Alex Azar will appear before the Senate Finance Committee Tuesday morning for a confirmation hearing to consider his nomination to replace Tom Price, M.D., as the Department of Health and Human Services.
The hearing will begin at 10 a.m. and is expected to last several hours.
Azar, the former head of Eli Lilly’s U.S. operation, previously faced a Senate subcommittee for a courtesy hearing, but the Finance Committee will decide whether to move his nomination to the Senate floor.
Despite concerns raised about his commitment to lower drug prices given his ties to the pharmaceutical industry, it appears as if he has the support of Senate Finance Committee Chairman Orrin Hatch, R-Utah. In the announcement for the hearing, Hatch said Azar has shown “he has what it takes to lead the Department of Health and Human Services and that he will tackle the challenges facing the American healthcare system head-on.”
The hearing, Hatch said, will give Finance Committee members a chance to hear from Azar about this plans for healthcare reform, Medicare and Medicaid.
Azar is already familiar with the inner workings of the HHS. He served as the general counsel for HHS from 2001 to 2005 and later became the deputy secretary under then-HHS Secretary Mike Leavitt, a position he held for two years. And in both instances, he was confirmed for the HHS positions by a unanimous vote.
He also has the support of the Premier healthcare alliance, a group of 3,900 U.S. hospitals and health systems and approximately 150,000 other providers and organizations. In a letter (PDF) to Hatch and Ron Wyden, D-Oregon, ranking member of the Senate Finance Committee, the alliance said it is confident Azar will lead HHS in implementing laws focused on achieving a more accountable and value-driven healthcare system.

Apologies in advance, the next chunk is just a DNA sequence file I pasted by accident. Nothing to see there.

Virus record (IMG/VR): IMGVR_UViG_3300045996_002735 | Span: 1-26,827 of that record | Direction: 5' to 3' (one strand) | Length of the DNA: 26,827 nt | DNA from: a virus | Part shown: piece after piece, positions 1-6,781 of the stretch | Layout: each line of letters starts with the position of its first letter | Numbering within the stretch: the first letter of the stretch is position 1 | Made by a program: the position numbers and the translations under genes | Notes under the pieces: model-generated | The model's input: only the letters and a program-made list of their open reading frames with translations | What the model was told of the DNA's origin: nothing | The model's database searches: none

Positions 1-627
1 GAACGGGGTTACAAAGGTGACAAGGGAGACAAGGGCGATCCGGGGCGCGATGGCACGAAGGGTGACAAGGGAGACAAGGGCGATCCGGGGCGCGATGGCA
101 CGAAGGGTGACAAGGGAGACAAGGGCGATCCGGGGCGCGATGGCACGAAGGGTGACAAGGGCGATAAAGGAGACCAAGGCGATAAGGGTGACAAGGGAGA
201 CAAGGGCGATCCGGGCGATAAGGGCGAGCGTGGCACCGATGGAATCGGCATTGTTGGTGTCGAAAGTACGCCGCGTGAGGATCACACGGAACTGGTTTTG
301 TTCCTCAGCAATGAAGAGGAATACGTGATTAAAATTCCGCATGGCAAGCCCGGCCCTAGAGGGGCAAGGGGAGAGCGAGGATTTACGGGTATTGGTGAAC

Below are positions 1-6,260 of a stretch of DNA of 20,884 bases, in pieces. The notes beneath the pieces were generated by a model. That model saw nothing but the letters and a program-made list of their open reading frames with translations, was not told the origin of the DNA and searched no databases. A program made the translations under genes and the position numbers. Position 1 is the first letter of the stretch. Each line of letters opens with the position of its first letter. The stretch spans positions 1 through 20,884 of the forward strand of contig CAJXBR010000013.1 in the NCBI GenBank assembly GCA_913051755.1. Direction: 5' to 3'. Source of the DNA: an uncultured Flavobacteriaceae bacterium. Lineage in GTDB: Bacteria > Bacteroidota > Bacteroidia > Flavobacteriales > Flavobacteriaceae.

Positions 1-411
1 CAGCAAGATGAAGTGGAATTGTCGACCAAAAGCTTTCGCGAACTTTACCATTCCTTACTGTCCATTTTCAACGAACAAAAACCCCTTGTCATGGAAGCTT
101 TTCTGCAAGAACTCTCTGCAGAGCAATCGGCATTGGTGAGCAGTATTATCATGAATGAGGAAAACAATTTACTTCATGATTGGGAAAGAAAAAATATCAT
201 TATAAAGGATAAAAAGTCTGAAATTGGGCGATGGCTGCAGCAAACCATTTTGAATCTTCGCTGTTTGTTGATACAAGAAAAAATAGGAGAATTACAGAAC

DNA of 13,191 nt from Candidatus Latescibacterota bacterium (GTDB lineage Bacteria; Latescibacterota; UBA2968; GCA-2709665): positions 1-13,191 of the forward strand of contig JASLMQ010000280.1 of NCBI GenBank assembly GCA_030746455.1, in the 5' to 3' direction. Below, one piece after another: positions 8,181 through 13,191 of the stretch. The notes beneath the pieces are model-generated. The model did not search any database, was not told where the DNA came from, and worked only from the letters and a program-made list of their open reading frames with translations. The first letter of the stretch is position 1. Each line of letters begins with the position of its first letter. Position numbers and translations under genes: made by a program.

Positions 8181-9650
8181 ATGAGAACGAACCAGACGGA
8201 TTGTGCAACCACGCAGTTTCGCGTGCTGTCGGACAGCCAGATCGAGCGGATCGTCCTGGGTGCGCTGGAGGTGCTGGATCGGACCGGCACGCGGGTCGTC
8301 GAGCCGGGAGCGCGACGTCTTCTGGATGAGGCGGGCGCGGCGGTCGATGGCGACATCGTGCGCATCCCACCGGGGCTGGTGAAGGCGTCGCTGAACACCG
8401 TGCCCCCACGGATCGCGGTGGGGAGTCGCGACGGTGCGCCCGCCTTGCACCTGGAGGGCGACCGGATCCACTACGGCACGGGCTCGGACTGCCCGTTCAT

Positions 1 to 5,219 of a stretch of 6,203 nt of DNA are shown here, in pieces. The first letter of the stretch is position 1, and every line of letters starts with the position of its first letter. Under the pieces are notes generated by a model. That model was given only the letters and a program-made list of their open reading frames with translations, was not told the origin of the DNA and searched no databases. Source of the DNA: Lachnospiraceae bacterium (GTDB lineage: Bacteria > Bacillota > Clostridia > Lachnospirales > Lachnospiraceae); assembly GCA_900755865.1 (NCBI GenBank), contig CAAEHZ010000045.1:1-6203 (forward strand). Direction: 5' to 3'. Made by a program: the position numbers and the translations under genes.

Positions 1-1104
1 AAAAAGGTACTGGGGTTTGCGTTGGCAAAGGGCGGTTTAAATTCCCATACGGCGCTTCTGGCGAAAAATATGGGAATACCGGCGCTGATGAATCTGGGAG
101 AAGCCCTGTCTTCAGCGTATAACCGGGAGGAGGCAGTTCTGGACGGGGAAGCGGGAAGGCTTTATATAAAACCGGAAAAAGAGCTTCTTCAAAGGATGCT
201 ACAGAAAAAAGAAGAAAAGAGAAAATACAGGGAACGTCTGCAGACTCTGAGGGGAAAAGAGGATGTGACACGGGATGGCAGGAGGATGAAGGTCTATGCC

Susan D. DeVore, president and CEO of Premier, said in the letter that the alliance worked with Azar when he previously was with HHS on the Hospital Quality Improvement Demonstration Project. It was the first national project to determine whether economic incentives drove improved quality of inpatient care. DeVore said he was also instrumental in working with members to test accountable care organizations and bundled payment models.
If confirmed, Azar will replace Price, a former congressman who served as the HHS secretary for seven months before resigning after a Politico investigation found he spent nearly $1 million money on chartered flights and military planes for government and personal trips.